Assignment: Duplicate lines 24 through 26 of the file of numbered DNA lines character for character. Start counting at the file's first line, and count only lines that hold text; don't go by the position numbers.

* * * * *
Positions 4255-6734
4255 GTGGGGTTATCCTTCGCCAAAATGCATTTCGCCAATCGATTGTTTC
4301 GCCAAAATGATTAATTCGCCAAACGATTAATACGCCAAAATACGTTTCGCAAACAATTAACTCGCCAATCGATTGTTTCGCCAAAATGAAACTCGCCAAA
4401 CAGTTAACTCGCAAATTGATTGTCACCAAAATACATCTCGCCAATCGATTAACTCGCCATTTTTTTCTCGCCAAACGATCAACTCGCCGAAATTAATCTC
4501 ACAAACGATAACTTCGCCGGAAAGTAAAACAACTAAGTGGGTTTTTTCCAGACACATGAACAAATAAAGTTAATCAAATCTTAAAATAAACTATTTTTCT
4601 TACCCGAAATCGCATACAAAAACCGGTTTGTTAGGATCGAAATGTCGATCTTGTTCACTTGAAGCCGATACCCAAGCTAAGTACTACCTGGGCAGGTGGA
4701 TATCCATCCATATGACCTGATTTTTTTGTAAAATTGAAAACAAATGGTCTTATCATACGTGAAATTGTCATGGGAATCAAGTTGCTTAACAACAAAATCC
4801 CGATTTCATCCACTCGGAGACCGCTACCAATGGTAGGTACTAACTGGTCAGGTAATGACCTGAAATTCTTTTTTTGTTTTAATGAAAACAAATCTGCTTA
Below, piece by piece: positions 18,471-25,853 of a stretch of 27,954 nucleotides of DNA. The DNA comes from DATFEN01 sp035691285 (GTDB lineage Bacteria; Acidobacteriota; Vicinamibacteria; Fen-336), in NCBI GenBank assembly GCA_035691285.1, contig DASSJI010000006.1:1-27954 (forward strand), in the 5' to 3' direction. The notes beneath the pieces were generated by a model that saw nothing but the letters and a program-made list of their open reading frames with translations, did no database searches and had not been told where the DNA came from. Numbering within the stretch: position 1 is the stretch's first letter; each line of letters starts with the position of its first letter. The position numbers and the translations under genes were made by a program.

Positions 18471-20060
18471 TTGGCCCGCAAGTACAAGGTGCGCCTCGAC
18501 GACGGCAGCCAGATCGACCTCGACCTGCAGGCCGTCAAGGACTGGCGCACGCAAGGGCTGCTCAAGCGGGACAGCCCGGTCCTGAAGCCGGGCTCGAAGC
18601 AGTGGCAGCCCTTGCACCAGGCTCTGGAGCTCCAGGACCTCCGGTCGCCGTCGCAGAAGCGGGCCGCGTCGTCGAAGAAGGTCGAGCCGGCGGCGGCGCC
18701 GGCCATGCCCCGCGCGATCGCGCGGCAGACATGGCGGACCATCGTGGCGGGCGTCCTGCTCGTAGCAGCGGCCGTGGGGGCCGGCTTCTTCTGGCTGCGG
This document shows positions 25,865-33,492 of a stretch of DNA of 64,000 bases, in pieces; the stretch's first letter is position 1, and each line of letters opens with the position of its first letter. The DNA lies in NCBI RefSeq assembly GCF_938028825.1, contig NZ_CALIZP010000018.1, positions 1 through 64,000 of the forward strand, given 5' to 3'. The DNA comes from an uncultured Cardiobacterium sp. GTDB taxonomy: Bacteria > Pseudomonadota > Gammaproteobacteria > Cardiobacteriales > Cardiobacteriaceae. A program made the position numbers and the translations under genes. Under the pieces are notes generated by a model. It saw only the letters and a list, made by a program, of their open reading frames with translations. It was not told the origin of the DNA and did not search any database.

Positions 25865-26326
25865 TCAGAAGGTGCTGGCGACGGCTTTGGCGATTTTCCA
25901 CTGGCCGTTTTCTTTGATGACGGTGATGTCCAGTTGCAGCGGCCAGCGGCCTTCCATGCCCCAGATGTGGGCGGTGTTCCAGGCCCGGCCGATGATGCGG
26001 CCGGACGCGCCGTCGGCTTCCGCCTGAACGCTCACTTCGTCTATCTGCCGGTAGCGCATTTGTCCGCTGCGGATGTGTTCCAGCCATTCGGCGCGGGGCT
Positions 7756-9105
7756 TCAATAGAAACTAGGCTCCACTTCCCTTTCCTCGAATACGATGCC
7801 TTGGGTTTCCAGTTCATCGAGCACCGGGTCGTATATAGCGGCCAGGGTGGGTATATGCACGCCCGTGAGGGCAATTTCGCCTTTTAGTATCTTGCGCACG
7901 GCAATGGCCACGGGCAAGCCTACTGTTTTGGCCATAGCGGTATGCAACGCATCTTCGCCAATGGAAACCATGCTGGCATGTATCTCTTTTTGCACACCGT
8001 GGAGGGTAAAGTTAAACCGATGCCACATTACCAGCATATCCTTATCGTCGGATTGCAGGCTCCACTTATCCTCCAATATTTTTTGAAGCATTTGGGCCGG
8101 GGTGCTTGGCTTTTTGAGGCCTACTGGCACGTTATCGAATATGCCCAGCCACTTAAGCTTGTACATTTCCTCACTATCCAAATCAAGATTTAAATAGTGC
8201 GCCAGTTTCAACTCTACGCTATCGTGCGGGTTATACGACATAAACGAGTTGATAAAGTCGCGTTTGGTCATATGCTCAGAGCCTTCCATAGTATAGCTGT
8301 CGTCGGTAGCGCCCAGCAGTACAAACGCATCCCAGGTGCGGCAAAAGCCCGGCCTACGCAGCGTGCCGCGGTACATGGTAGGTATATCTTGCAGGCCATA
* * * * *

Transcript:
8001 GGAGGGTAAAGTTAAACCGATGCCACATTACCAGCATATCCTTATCGTCGGATTGCAGGCTCCACTTATCCTCCAATATTTTTTGAAGCATTTGGGCCGG
8101 GGTGCTTGGCTTTTTGAGGCCTACTGGCACGTTATCGAATATGCCCAGCCACTTAAGCTTGTACATTTCCTCACTATCCAAATCAAGATTTAAATAGTGC
8201 GCCAGTTTCAACTCTACGCTATCGTGCGGGTTATACGACATAAACGAGTTGATAAAGTCGCGTTTGGTCATATGCTCAGAGCCTTCCATAGTATAGCTGT